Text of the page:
Maryland already has 26 data centers, but most are small and serve a discrete function. The two biggest are operated by federal agencies, Fannie Mae and the Social Security Administration, in Frederick County. But the state attracted the attention of the data industry in 2020, when the General Assembly passed a bill that provided sales and use and personal property tax exemptions for entities that purchased property for data centers.

This put Maryland on par with more than 30 other states, and was basically a no-risk proposition, said the bill’s chief sponsor, state Sen. Stephen S. Hershey Jr. (R-Upper Shore).

“You’re not losing anything” by providing the incentive, he said. “If they weren’t going to build it, you weren’t going to get anything, anyway.”

A year later, a Texas-based startup company called Quantum Loophole, Inc. announced that it had purchased the old Alcoa property in Frederick County to build a large-scale data center campus.

“What we saw was the largest industrial site in Maryland,” said Richard Paul-Hus, vice president of sales and development of Quantum Loophole, who added that the proximity of southern Frederick County to Ashburn was very appealing.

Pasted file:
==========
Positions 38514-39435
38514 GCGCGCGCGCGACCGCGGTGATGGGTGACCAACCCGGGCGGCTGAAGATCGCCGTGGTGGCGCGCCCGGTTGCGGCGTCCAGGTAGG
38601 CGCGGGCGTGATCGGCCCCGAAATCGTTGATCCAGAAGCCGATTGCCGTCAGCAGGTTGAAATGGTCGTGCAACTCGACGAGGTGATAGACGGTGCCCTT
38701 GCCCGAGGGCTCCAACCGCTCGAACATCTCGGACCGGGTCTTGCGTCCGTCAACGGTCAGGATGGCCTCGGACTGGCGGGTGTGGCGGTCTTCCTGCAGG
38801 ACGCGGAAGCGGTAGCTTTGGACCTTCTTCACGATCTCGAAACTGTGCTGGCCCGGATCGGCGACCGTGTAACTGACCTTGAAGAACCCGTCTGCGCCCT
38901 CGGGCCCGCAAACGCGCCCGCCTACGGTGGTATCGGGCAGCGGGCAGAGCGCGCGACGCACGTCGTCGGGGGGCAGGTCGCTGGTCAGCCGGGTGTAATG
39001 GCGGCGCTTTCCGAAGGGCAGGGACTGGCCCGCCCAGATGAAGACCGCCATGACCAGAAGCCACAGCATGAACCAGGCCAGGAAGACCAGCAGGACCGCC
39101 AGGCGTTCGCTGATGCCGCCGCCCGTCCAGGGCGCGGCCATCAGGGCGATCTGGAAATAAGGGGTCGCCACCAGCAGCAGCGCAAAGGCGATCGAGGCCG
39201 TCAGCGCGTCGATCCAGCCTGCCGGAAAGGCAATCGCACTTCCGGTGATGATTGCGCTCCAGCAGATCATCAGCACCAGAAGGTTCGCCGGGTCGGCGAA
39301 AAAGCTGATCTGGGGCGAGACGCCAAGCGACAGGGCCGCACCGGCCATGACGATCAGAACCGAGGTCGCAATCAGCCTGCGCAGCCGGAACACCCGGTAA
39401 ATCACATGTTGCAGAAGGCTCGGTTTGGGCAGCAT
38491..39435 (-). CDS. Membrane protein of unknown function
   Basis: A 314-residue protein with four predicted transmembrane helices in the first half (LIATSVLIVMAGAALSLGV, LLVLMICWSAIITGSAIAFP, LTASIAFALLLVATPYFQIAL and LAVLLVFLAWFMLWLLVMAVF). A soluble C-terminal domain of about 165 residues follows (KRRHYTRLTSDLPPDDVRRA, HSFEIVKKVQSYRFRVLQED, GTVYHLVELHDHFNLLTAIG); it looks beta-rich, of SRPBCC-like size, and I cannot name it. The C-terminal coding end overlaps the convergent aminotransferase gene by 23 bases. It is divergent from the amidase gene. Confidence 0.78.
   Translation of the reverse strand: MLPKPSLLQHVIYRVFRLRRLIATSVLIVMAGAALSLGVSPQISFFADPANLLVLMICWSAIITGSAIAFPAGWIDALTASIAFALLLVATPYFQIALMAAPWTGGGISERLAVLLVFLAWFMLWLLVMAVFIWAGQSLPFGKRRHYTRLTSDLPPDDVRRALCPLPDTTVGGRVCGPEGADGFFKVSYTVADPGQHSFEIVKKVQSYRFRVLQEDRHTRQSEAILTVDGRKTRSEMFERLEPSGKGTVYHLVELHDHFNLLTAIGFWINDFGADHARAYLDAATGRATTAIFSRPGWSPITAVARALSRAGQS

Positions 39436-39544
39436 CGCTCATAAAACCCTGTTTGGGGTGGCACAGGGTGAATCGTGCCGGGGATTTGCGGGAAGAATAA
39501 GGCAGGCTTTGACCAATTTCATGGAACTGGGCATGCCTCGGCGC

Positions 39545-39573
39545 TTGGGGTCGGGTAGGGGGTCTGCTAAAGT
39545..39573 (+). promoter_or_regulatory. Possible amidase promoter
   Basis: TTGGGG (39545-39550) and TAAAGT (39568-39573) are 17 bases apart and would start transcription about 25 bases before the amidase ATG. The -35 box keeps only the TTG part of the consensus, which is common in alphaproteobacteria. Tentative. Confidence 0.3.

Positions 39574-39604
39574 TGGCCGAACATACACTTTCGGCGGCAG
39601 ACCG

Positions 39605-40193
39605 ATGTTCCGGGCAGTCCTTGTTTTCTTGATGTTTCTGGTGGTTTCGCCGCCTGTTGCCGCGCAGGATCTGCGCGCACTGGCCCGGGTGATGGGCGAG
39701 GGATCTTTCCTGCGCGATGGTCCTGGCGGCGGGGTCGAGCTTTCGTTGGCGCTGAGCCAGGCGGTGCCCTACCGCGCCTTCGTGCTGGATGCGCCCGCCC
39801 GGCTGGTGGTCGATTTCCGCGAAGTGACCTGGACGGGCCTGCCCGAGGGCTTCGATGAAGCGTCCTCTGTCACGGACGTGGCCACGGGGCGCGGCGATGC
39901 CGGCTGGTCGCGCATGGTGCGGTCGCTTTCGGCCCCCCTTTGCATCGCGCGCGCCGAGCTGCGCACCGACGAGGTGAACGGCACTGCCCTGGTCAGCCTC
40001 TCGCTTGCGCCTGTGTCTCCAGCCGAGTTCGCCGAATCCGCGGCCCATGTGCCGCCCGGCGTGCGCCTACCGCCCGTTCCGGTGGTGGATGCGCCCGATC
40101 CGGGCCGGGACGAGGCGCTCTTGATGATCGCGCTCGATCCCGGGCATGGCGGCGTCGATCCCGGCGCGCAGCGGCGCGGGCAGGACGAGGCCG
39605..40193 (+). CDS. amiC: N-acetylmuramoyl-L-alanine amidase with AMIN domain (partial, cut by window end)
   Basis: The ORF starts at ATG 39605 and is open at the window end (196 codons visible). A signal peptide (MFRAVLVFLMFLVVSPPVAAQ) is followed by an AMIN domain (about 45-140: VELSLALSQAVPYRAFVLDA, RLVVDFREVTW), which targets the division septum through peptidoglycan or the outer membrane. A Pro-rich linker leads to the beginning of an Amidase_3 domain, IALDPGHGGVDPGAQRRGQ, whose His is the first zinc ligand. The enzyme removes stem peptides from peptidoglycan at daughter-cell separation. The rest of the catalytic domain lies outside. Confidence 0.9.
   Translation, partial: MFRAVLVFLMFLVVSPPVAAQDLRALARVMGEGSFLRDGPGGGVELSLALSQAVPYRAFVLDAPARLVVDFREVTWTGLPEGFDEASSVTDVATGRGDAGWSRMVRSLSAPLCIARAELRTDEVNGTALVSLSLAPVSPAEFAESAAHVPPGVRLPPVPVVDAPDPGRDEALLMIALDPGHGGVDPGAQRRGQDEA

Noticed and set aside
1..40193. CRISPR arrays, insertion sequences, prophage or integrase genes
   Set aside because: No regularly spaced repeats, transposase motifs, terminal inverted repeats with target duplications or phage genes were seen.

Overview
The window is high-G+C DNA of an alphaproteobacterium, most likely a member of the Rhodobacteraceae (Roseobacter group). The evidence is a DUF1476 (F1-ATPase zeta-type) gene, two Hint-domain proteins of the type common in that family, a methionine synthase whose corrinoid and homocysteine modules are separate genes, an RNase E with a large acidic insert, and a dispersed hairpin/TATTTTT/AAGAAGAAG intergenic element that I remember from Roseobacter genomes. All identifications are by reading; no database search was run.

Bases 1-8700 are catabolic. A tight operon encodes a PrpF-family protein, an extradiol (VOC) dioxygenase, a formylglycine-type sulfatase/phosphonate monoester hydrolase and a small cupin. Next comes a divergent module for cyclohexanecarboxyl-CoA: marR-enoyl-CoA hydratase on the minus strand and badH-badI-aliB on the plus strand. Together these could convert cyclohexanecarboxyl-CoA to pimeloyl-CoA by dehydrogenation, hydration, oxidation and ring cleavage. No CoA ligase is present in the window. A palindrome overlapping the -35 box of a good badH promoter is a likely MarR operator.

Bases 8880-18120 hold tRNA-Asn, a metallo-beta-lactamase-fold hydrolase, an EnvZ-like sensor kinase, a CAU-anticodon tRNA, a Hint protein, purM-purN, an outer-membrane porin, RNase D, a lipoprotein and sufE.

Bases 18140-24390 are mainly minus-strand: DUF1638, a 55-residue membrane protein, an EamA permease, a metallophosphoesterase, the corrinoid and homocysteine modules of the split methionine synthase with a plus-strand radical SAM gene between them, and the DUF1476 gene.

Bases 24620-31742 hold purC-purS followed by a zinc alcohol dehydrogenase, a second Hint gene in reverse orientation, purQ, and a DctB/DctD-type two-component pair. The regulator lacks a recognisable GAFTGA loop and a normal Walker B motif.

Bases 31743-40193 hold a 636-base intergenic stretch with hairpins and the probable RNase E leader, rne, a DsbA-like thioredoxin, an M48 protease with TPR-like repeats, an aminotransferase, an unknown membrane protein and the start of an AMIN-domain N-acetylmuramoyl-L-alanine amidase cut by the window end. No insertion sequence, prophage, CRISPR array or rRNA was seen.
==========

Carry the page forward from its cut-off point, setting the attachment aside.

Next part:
Earlier this year, the company announced the completion of its second of two underwater Potomac River crossings for a network conduit system, a hyperscale fiber ring connecting the Frederick development site to data centers across the river.

But the process of developing the Quantum Loophole site has not been without its setbacks.

During the summer, the company agreed to pause construction on a sewer line at the Frederick campus after the Maryland Department of the Environment (MDE) found permitting lapses and problematic discharges into Tuscarora Creek — though MDE has determined for now that they aren’t harmful to public health.

Paul-Hus said the company is now putting together an environmental management plan for the site in tandem with MDE. “We’re working with them daily on that process,” he said.